Although the collapse of the Berlin wall was seen as an ultimate triumph, and a victory for liberal democracy, there are plenty of problems, still, and plenty of history left, says Augustana professor Petr Mirejovsky. (Photo: Ira Gorelick/Pixabay)
It’s been thirty years since the Berlin Wall came down in 1989. It was a momentous event that profoundly changed the face of Europe and affected much of the rest of the world as well.
Golo Mann, the German historian, argued that “in Europe, something unexpected always happens to change existing conditions. It is unimaginable, until it occurs.” Mann was describing the momentous developments which took place in Europe in the middle of the 19th Century, but they fit what happened throughout Eastern Europe in the fall of 1989 to a T.
In January 1989, Erich Honnecker, the then leader of Communist East Germany, confidently stated that the wall dividing Berlin would stay in place for another one hundred years. At the time, there was no reason to doubt Honnecker’s determination. Europe was divided in two ever since the end of the Second World War. For many of us, the term Iron Curtain was not just a figure of speech, but a grim reality, loaded with meaning. It was the cruel and impermeable divide. The Berlin Wall was just a small part of it. The rest of it was formed by barbed wire fences, minefields and walls. It did not just divide cities and countries. It divided and separated friends and families—including mine.
In January 1989, there did not seem to be much reason to hope that this unpleasant reality would change anytime soon. And yet, by the end of that marvellous year, the Wall was gone, and with it the other barriers which divided Europe ever since the 1940s. The regimes which those barriers had kept afloat for many decades followed them in quick succession. Unimaginable—until it occurred. A combination of geopolitical and internal economic, social and ethnic pressures demonstrated the inherent weaknesses of the Soviet system. Gorbachev’s glasnost came too late, and, in the end, merely helped accelerate the demise of the Soviet Union
The American political scientist Francis Fukuyama concluded that the collapse of the Soviet-sponsored regimes throughout Eastern Europe represented not just a victory for liberal democracy, but its ultimate triumph, and, indeed the End of History. However, such optimism withered, face to face with the less pleasant aspects and consequences of the new realities. It turns out there are plenty of problems, plenty of history left. Still, we should not forget about the positive things which have happened in the last thirty years.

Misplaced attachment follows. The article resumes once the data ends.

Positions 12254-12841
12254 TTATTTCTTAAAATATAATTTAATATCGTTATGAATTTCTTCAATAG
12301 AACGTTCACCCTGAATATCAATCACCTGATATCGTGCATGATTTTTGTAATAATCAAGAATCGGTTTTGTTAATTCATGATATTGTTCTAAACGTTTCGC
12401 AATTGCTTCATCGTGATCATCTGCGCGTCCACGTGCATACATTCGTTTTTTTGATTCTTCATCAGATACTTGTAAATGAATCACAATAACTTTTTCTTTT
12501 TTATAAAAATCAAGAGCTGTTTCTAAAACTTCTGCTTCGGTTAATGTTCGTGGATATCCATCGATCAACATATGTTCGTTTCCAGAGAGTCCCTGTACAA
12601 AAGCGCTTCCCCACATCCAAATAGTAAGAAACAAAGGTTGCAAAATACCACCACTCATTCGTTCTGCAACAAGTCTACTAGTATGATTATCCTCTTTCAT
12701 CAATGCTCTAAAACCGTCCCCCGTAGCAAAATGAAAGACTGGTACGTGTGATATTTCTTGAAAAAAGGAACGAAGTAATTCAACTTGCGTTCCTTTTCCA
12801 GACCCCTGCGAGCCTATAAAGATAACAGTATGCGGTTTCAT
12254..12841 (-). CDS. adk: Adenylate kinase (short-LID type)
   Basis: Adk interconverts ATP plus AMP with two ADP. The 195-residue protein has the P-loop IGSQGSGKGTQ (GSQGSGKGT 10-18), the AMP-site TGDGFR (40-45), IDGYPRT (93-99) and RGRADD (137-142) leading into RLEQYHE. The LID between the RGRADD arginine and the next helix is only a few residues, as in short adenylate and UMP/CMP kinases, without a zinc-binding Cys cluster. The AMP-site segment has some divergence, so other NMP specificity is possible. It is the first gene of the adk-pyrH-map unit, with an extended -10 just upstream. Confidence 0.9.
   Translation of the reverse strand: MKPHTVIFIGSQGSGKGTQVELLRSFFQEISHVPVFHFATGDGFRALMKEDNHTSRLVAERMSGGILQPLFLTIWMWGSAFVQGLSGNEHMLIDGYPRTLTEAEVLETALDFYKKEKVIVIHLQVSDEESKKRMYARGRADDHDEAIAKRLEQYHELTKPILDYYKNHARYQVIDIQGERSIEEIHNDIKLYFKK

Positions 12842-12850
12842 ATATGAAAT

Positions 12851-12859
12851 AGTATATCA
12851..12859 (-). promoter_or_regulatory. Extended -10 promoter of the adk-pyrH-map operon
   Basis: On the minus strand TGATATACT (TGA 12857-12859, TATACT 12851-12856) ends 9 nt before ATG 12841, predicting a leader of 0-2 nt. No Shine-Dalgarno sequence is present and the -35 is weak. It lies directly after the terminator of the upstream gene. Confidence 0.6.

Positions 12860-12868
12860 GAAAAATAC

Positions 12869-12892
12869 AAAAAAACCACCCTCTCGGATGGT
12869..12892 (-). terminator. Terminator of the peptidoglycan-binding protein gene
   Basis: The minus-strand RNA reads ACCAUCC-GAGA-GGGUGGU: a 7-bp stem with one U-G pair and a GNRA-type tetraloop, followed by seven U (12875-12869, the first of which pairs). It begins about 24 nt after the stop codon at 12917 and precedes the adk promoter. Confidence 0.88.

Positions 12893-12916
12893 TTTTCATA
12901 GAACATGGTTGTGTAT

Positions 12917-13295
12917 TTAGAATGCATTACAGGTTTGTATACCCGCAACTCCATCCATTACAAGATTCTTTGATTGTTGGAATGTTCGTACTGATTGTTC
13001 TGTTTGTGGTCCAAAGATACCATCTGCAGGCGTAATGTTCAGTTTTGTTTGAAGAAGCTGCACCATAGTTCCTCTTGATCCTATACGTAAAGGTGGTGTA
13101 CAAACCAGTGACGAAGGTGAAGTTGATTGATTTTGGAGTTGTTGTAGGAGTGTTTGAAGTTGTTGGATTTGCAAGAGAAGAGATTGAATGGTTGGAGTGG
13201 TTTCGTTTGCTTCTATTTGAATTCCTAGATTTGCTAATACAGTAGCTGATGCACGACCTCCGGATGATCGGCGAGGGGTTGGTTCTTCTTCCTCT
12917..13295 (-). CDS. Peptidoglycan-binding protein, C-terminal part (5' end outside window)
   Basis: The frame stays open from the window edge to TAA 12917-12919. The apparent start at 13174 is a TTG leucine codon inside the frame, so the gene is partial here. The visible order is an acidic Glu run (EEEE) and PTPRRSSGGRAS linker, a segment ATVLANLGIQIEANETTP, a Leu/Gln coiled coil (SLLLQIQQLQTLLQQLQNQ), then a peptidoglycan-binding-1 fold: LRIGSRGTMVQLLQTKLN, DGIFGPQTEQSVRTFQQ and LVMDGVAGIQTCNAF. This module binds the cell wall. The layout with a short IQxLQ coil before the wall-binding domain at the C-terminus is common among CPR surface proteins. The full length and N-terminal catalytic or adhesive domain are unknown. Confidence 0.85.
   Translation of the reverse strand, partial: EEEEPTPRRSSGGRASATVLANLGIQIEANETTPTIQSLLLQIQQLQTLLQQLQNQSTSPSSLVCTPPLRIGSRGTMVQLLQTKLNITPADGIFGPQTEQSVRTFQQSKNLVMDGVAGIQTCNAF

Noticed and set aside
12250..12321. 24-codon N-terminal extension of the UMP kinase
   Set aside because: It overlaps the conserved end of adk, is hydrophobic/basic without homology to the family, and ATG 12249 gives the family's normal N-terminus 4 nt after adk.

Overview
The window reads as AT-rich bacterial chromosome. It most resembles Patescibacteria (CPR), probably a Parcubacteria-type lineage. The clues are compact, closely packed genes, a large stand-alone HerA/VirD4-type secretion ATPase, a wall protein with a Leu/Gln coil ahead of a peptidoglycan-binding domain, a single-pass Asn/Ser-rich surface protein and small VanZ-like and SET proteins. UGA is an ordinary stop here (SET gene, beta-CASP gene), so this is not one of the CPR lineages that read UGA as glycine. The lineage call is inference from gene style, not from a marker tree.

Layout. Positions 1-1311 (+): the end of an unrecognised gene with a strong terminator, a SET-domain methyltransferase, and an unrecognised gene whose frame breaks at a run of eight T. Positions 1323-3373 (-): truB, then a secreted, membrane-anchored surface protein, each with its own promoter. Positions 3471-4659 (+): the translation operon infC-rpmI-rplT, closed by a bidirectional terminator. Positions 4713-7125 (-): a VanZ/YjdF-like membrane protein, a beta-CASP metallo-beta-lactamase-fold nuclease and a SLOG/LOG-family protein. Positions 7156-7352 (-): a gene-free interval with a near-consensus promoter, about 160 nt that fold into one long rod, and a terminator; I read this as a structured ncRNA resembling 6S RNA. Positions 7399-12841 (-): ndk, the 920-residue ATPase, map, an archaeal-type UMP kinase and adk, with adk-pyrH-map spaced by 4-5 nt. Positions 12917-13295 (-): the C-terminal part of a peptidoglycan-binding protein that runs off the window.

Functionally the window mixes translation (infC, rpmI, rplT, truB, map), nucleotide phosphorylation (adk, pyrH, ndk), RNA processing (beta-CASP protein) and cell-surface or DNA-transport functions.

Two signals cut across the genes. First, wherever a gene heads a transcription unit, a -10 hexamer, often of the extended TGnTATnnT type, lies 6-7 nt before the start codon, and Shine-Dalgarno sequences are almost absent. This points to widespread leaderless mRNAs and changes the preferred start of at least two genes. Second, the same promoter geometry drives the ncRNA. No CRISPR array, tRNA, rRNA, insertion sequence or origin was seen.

Europe is no longer divided—or at least not in the manner it had been from the 1940s until 1989. The threat of a major war breaking out in Europe has been greatly reduced. Borders throughout much of Europe have become a lot less important. People and goods can cross most of them quite easily. Most countries in Europe and most of their inhabitants are more prosperous than they have ever been. People can travel now from Spain to Finland without ever having to produce a passport!
Unless you have even been deprived of your freedom, you cannot fully appreciate the feelings associated with regaining it. In 1989, when East German cars were able to pass through what was the Iron Curtain, I was able to visit with my mother in Prague…for the first time in over twenty years! With the collapse of the Berlin Wall the world became better for my family and for millions of others. If that is not something to cheer about, what is?
There are reasons to be cautious. The rise of radical Islam, anti-Semitism, populism and a worrying resurgence of ethnic nationalism in many areas are just the volatile mixture that might lead to the “clash of civilizations” that political scientist Samuel Huntington, historian Bernard Lewis and others have warned about. Such a “clash” could be just as traumatic, divisive and as dangerous as the Cold War once was.
Having studied history for many years, I am less and less sure that there are any lessons to be learned from the relentless flow of events—other than in the broadest outlines. If pressed hard, I would perhaps suggest we should be wary of people and ideologies offering simple solutions to complex problems. We should not trust anyone who claims that their answers, their solutions, are the only ones that are true and valid.
To end on a note of optimism, let us return to Golo Mann: “…something unexpected always happens to change existing conditions. It is unimaginable, until it occurs.” Not anything to rely on, but, perhaps, something to hope for.
Petr Mirejovsky, History, Augustana Campus, University of Alberta. This column was originally published in the Camrose Booster on January 28, 2020.